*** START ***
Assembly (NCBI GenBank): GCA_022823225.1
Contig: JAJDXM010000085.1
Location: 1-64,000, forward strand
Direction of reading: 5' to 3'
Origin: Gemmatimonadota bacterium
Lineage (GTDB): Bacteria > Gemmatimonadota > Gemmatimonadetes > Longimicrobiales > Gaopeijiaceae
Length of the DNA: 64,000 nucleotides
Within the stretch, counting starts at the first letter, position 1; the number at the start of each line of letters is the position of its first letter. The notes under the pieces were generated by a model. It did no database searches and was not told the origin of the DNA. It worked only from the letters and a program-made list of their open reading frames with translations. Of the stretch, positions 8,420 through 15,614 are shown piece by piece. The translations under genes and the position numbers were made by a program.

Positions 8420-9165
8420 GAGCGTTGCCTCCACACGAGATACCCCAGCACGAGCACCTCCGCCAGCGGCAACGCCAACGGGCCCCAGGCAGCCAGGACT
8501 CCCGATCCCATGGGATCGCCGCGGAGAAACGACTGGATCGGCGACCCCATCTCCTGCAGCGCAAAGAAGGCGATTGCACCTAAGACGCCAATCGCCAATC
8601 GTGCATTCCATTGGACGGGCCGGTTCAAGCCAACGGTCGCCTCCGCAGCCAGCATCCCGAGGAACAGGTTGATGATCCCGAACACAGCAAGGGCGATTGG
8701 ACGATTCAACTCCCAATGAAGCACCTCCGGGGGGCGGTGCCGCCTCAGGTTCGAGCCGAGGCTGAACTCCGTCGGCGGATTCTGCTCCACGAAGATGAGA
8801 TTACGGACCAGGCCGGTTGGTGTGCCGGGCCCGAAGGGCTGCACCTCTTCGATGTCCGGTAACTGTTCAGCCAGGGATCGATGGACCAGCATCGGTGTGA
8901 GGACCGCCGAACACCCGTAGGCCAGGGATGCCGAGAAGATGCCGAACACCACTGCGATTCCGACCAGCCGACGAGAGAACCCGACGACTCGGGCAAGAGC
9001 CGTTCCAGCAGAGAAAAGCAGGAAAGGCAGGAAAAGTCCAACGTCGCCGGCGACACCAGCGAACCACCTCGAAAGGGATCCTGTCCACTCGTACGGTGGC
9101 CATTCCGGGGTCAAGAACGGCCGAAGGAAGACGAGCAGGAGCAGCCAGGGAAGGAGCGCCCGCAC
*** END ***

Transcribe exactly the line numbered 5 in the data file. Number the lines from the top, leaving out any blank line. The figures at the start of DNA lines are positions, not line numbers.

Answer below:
Origin: Gemmatimonadota bacterium